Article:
By By Karen Collins, R.D.
updated 10/8/2004 12:19:56 PM ET 2004-10-08T16:19:56

Many women tired of low-carb diets may fearfully keep on counting carbs because of a recently published study that links eating a lot of carbohydrates with an increased risk of breast cancer. But fears about carbs based on this study stem from a misinterpretation of what it really says. The details must be examined.

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The study compares the eating habits of women diagnosed with breast cancer to women who were cancer-free in Mexico. The women ranged in age from 20 to 75 years old. Women with the highest proportion of their calories coming from carbohydrates were more than twice as likely to have breast cancer as those with the lowest carbohydrate consumption.

But wait: Everyone in this area of Mexico eats a high-carb diet. While Americans on a low-carb diet might get 10 to 20 percent of their calories from carbohydrates, a "low-carbohydrate" diet for the women of this region means 52 percent of their calories or less. This study really compares women on moderate-carb diets to women on very high-carb diets.

A partial picture
Furthermore, focusing on the total amount of carbohydrates that these women eat is still only a partial picture of their diet. Foods with carbohydrates can be vegetables, fruits, dried beans, high-fiber whole grains, low-fiber refined grains, sweets, bakery goods, or soft drinks. It is possible to eat diets equal in the amount of total carbohydrates with completely different nutritional profiles.

The main sources of carbohydrates for the women in this study were tortillas, soda and white bread. When the researchers looked at specific kinds of carbohydrates and breast cancer risk, eating more total starch (including refined grains) was unrelated to breast cancer risk. Higher sugar consumption, however, was linked with increased breast cancer risk.

Although this study links higher sugar consumption with breast cancer risk, it cannot tell us if eating more sugar will increase breast cancer risk. Some other aspect of a high-sugar diet might really be the problem. For example, those who eat more sweets may eat less vegetables and fruits, thus obtaining fewer of the cancer-fighting substances that are in produce. A higher intake of calories could also be the problem. Diets high in sugar easily increase the number of calories a person eats. And in this study, a higher total calorie consumption was linked with increased breast cancer risk.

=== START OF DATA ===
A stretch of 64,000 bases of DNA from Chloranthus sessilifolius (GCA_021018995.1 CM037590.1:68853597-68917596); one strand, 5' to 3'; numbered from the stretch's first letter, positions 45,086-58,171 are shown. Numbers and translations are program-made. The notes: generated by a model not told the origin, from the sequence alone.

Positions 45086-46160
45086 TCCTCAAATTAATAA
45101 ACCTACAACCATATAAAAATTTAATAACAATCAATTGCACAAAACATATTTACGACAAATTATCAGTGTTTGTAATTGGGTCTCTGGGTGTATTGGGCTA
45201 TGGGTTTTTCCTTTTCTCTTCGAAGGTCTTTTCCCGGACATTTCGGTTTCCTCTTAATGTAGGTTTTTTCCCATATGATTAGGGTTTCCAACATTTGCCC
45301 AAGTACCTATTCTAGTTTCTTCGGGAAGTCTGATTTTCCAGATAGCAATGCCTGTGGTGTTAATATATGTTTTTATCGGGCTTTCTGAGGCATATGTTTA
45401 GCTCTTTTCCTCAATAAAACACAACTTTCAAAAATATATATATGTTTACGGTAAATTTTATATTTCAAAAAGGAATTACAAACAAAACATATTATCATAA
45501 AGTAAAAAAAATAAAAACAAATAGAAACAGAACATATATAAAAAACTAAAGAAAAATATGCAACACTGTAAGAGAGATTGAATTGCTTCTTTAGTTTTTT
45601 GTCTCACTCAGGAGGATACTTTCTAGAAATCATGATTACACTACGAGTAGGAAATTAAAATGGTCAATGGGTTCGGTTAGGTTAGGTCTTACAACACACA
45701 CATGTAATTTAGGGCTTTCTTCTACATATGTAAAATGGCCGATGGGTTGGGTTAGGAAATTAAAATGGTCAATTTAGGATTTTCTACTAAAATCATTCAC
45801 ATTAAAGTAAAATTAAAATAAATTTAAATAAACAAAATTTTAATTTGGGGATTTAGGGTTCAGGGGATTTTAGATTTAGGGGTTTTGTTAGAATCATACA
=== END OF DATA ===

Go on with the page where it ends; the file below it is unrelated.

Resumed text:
Women with breast cancer in this study also ate less insoluble fiber than those who were cancer-free. Insoluble fiber is found in whole grains, vegetables, beans, nuts and some fruits. Although fiber may or may not protect against breast cancer, a lower insoluble fiber intake is a sign that a person eats fewer whole grains and vegetables. In addition to fiber, these plant foods contain a variety of substances, like vitamins, minerals, lignans and other phytochemicals that experts suspect are highly protective.

Should women continue or fearfully start counting carbs in response to this study? No. We should always base our health choices on conclusions from a comprehensive body of research, not the results of one study.

This study should remind us of the sense in following guidelines to lower cancer risk from experts like the American Institute for Cancer Research. AICR's guidelines are based on thousands of studies. These guidelines stress the multiple benefits of a diet high in vegetables, fruits, whole grains and beans. All carbs are not the same in value for your health.

Nutrition Notes is provided by the American Institute for Cancer Research in Washington, D.C.

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